On July 6, 2021, Rhode Island Governor Daniel McKee signed into law a sweeping reform of the state’s Wage Discrimination Based on Sex Act, often referred to as the Equal Pay Law or Pay Equity Law. This new law provides protection from pay inequities based on protected characteristics (such as race, gender, age, and sexual orientation) for employees performing “comparable work.”
Who is Protected?
The current version of the law, General Laws § 28-6 et seq., applies only to wage discrimination based on gender. The amended pay equity law, which takes effect January 1, 2023, takes broader aim at wage discrimination in a similar manner to the Massachusetts Pay Equity Law that took effect July 1, 2018. Rhode Island’s amended pay equity law will also prohibit wage differentials for comparable work except under rare circumstances, and the statute will allow employers to avoid or limit liability through a self-evaluation of pay practices. The major distinction between the two, however, is that while Massachusetts’ Pay Equity Law was limited to gender, Rhode Island’s amended pay equity law will cover race or color, religion, sex, sexual orientation, gender identity or expression, disability, age, or country of ancestral origin.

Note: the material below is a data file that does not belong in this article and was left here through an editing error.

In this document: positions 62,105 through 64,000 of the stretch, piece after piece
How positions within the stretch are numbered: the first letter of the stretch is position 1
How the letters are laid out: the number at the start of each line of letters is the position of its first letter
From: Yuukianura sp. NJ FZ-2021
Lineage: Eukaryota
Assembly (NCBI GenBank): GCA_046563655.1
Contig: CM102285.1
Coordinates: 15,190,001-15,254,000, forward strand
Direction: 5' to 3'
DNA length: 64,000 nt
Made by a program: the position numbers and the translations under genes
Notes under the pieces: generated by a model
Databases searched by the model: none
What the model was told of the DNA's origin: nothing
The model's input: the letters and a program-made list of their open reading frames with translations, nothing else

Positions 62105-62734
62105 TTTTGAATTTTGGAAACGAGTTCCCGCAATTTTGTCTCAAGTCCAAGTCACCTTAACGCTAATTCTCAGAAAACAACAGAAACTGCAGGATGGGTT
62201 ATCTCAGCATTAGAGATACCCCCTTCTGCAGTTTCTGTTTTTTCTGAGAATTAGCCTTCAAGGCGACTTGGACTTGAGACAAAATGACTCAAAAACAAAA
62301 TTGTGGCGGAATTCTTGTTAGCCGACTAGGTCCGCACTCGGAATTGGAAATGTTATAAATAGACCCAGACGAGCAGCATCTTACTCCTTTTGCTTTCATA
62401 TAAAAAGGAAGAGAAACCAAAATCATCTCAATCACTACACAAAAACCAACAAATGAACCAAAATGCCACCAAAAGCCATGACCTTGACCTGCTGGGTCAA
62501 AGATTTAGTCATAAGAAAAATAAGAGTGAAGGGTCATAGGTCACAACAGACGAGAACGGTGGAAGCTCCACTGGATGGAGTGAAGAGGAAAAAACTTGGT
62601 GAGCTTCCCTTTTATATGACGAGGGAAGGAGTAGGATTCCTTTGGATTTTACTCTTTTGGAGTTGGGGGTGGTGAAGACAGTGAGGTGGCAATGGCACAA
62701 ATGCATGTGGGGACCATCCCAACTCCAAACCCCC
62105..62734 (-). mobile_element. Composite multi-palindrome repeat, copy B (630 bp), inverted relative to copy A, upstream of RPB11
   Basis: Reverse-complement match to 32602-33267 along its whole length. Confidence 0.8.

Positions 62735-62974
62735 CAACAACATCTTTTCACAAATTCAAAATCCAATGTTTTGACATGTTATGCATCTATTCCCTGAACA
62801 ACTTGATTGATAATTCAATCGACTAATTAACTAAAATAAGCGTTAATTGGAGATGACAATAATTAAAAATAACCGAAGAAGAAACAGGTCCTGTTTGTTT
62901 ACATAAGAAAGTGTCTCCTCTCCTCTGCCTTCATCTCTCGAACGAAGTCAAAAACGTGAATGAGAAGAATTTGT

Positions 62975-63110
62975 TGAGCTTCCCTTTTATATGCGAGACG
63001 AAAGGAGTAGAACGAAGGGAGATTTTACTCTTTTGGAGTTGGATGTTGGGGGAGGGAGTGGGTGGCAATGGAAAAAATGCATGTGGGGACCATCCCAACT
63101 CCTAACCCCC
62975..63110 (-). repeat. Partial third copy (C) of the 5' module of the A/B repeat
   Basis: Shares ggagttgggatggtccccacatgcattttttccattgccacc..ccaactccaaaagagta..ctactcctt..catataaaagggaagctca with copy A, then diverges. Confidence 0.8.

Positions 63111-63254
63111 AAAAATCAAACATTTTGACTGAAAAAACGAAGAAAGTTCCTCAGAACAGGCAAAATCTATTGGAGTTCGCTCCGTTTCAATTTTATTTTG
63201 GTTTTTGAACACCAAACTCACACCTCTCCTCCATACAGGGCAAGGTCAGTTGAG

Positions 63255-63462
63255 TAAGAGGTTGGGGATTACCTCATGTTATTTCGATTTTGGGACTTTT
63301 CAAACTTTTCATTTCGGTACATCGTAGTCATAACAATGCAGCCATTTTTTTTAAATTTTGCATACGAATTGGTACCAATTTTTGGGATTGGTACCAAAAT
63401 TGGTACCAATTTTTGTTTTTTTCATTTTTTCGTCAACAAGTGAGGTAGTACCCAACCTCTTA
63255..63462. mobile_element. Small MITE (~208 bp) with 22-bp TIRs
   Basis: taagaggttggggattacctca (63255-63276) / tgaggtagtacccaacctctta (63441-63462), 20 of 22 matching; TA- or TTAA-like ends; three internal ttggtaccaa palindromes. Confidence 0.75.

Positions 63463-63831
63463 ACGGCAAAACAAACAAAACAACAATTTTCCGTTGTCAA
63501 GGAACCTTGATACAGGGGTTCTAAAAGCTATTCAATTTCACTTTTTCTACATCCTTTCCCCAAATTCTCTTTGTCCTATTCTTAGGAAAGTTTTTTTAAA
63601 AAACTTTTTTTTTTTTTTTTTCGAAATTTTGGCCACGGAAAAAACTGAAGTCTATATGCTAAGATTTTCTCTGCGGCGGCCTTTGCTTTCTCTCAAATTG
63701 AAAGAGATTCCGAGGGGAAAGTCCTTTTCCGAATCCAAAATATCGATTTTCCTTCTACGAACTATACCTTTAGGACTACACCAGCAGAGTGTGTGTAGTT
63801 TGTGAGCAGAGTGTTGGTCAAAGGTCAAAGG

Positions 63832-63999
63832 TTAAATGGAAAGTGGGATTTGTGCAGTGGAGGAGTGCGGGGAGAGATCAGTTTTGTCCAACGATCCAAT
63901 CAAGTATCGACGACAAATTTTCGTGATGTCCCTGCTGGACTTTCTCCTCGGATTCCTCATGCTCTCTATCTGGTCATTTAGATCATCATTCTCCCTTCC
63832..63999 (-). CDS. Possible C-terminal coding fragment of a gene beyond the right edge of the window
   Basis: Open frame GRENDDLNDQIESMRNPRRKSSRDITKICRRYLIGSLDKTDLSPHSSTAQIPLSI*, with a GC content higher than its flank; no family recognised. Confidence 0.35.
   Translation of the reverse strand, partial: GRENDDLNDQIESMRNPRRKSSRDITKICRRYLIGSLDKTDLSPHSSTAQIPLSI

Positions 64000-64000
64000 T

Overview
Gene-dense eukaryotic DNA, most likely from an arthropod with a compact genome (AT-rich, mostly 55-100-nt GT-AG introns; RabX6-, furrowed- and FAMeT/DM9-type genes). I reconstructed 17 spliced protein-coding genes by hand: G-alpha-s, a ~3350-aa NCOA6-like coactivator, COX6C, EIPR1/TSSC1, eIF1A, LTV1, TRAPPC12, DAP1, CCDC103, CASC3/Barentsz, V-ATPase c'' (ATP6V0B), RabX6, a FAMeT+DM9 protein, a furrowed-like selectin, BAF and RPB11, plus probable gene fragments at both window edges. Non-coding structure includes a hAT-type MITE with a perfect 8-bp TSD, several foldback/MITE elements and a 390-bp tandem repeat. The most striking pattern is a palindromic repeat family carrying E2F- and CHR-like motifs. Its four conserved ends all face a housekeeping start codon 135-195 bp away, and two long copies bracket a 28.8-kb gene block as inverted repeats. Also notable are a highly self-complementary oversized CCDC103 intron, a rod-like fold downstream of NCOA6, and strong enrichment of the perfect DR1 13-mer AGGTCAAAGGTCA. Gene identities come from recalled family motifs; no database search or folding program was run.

The Rhode Island legislature has defined “comparable work” as meaning “work that requires substantially similar skill, effort, and responsibility, and is performed under similar working conditions.” The statute makes it clear that showing the existence of only minor differences will not prevent two jobs from being considered comparable for the purposes of this analysis, such that the pay would need to be the same absent extenuating circumstances.